Peter Sagan disqualified after Mark Cavendish clash
— Le Tour de France (@LeTour) July 4, 2017
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After both had managed to avoid a crash just moments earlier, the two riders clashed in the final 500 metres as they hit speeds nearing 60kmh.
Sagan appeared to move to his right, squeezing Cavendish against the barriers with his elbow. It left the British sprinter with nowhere to go, and he was brought down very heavily onto the road. Fellow British rider Ben Swift (UAE Team Emirates) and German John Degenkolb (Trek-Segafredo) were also brought down.
Although Cavendish stayed on the ground initially, he was up and walking within five minutes, his back and right shoulder badly scuffed and his hand injured. He went on for x-rays to determine the extent of his injuries and have a cut on his finger stitched.
Sagan went straight to the Dimension Data bus at the finish to apologise after the stage. Cavendish told reporters at the finish: “I get on with Peter well, but I don’t get the elbow. I’m not a fan of him putting his elbow into me like that.”
— ITV Cycling (@itvcycling) July 4, 2017
The race jury evidently thought Sagan was at fault, and disqualified him from the race for ‘seriously endangering’ another rider.
Arnaud Démare – a rare French sprint win
It’s been 11 years since a French rider took a bunch sprint victory, when Jimmy Casper won in Strasbourg in 2006, so it was fitting that the Arnaud Démare (FDJ) should take the win in the French champion’s jersey.
Démare did not inherit the win due the misfortune of others – the 25-year-old was ideally positioned to take the victory even before Cavendish’s crash and the ensuing mayhem.
As Marcel Kittel (Quick-Step Floors) was held up by the crash, Démare’s win – his first in the Tour – also netted him the green jersey of points classification leader.
It will be a crowd-pleasing result as the race delves deeper into France… although one rider who may not be pleased is Nacer Bouhanni (Cofidis), who missed out on victory in his home region.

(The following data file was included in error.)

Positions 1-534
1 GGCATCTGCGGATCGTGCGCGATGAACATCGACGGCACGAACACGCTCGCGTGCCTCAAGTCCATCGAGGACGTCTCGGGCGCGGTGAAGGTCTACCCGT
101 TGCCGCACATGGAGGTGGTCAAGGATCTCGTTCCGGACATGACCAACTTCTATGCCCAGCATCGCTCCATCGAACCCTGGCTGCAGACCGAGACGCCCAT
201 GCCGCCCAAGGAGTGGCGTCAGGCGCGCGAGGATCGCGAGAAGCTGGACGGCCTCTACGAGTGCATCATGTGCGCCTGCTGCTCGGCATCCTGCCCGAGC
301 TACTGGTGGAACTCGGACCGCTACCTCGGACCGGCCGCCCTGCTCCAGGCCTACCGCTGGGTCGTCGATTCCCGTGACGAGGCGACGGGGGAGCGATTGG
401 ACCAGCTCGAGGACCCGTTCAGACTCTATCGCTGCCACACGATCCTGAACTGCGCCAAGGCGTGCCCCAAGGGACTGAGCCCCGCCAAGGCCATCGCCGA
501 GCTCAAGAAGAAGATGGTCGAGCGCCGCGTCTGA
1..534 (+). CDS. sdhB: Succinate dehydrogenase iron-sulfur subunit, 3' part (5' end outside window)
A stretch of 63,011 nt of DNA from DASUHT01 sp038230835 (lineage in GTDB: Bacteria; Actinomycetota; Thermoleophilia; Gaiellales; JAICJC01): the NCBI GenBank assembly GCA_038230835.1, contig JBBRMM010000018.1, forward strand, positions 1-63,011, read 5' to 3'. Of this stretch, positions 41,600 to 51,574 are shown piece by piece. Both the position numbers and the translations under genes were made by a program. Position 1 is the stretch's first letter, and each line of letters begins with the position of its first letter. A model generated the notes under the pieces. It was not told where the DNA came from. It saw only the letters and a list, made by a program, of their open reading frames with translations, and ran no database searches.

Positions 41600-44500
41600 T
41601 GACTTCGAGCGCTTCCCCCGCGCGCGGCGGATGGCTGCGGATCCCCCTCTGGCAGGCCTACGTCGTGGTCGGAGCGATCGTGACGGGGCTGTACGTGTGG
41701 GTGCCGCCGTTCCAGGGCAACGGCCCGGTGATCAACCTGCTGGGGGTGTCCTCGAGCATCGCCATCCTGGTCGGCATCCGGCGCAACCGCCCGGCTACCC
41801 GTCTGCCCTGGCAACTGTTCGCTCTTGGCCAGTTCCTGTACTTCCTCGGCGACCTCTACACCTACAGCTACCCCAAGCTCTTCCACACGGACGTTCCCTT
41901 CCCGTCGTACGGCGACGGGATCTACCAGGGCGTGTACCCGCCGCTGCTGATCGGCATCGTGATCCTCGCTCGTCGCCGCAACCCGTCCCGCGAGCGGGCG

A slow burner of a stage
There are eight stages in the 2017 Tour that go beyond the 200-kilometre distance. That’s a long way to ride in an escape group when you’ve got company but it must seem like a painful eternity if you are on your own: as stage four’s lone escapee Guillaume van Keirsbulck (Wanty-Groupe Gobert) will likely attest.
Van Keirsbulck launched his move virtually from the gun as the race left Mondorf-les-Bains in Luxembourg in the morning. It is a bit of mystery as to why no-one bridged over to join him on a day when team sponsors could have enjoyed some easy TV airtime: as it stood, Wanty-Groupe Gobert got all the coverage.
The peloton was very happy to let him go – he posed no threat to the overall classification and would be easily reeled back in when the time came.
Sure enough, the Belgian built up a lead of over 13 minutes before his advantage was slowly but surely chipped away and he was caught with 16.5km to go. No one imagined that those peaceful 206.5 kilometres would be topped off by the carnage of the final kilometre.
Great Britain in yellow
When Geraint Thomas received the yellow jersey after stage four, Britain equalled Germany in the number of days its riders have spent in the Tour race lead. Each country now has 75 yellow jerseys in the 104 editions since the race began in 1903.
The past five years of the Tour have been dominated by British riders: out of the 109 yellow jerseys presented, British riders have received it on 63 occasions.
However, Thomas and team-mate Froome were both brought down in a crash in the final kilometre of stage four, and Thomas appeared on the podium with a bandage on his knee.
It remains to be seen, therefore, whether Thomas or Froome will be wearing the yellow jersey after the race’s first summit finish on La Planche des Belles Filles on Wednesday.
The Tour will kick off properly tomorrow
The day that the general classification contenders have been waiting for will arrive on Wednesday. Stage five of the 2017 Tour de France starts from Vittel and steady builds, and the terrain becomes more lumpy. The third category Côte d’Esmoulières is tackled first, but that is a minor bump compared to the summit finish to La Planche des Belles Filles.
Many of defending champion Chris Froome’s rivals will be all too aware that the climb was the scene of his first Tour victory – and he will be the man that everyone will be watching. With a final ramp of 20 per cent, the climb is the first real test of the climbers’ form – the four days leading up to this point have been an extended prologue.